Sentencing – Breaking the Code

Few people would disagree with the suggestion that sentencing law in England and Wales is a complete mess. The provisions that govern how a defendant is to be sentenced are both complex and disparate and to be found across a significant number of statutes.

Why does this matter?

Research has shown that thousands of sentencing errors are made each year, with many going completely undetected. Sometimes the mistakes make little difference in practice, but often the failure leads to unlawful sentences being imposed.

The complexity of the statutory provisions is only one consideration, and we also must take note of a large body of case law. Again, we see many errors, most notably concerning protective orders where conditions imposed are often draconian and unnecessary.

Sentencing errors can lead to a failure to protect victims, unlawful or inappropriate sentences for defendants, and very costly appeal proceedings that are often necessary to correct the mistakes. Ironically the Court of Appeal often makes mistakes itself.

So, what is being proposed?

The Law Commission has proposed a ‘Sentencing Code’; this will be a single Act of Parliament that will place all sentencing provisions in one place.

To achieve this, a two-stage process will take place:

  1. Minor amendments to existing statutes will be made to ‘tidy up’ the statute book.
  2. Immediately afterwards the provisions will be consolidated into one Act of Parliament (‘the sweep’).

This clean sweep of law will then lead to a single consolidated statutory provision that can be further amended in the future.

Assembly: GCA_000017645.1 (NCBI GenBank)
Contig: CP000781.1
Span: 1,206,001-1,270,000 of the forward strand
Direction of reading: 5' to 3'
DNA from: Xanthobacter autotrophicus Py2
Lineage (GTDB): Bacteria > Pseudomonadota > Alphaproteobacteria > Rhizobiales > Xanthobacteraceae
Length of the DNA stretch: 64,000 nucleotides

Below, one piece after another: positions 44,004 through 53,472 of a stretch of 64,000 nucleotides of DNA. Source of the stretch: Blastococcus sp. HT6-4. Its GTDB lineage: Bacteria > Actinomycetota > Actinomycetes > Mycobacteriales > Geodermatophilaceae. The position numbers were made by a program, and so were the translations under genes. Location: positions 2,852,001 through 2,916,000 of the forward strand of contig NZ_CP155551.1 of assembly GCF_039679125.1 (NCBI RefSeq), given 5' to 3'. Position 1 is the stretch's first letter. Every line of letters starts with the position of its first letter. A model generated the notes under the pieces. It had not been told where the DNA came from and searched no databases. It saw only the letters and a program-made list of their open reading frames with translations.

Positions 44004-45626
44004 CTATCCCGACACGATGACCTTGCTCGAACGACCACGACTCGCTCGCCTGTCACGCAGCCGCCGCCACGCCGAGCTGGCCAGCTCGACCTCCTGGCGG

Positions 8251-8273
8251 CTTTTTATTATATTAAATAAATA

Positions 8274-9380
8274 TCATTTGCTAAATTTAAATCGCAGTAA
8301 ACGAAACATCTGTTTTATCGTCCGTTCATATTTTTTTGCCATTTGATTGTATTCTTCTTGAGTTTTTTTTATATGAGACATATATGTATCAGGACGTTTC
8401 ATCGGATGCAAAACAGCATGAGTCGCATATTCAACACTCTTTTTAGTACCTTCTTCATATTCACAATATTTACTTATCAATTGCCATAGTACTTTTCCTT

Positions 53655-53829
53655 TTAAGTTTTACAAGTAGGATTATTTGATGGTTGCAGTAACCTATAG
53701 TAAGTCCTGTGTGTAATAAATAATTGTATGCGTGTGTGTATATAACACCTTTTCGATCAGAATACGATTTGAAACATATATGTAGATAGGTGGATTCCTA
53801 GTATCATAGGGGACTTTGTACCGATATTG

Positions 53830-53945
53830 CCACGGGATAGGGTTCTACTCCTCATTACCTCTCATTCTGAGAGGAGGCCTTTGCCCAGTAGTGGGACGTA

It is important to note that this procedure is a consolidating procedure, so apart from minor changes to legislation, there is no material change to existing law. There will be no increases to existing sentences.

Will this make a difference?

Given the effect of this is merely to move sentencing law into one single statute, it is a reasonable question to ask whether this will make a difference.

The Law Commission carried out extensive testing of the proposals, and it was demonstrated that having a single reference point for sentencing leads to fewer errors. Errors will continue to be made, for all manner of reasons, but we should see a massive reduction.

When will these changes happen?

The first piece of legislation was laid in the House of Lords last week, and the provisions could be law in a matter of months. Much will depend on the legislative timetable and the uncertainty of the political situation at the present time.

When the relevant legislation is enacted, there will need to be a period of training for lawyers and judges before the new statute takes effect, so we are looking at mid-2020 in all likelihood.

What happens until then?

Until that time, we will continue to be alert on your behalf. Our lawyers take great care to ensure lawful and proportionate sentences are passed and will not hesitate to take corrective action where that is required. We prefer to work hard to avoid mistakes in the first place, and all our advocates are highly trained in the complexities of sentencing law. Our ethos is a ‘get it right first-time’ one.

How we can assist

If you need specialist advice, then get in touch with any member of our vastly experienced Criminal Defence team, for assistance with any criminal law related matter.

Mr John Stokes (John.Stokes@danielwoodman.co.uk),
Mr Anthony Pearce (Anthony.Pearce@danielwoodman.co.uk),
Ms Sarah Turland (Sarah.Turland@danielwoodman.co.uk),
Mr Daniel Woodman (Daniel.Woodman@danielwoodman.co.uk) or
Mr Lorne Wilkinson (Lorne.Wilkinson@danielwoodman.co.uk).

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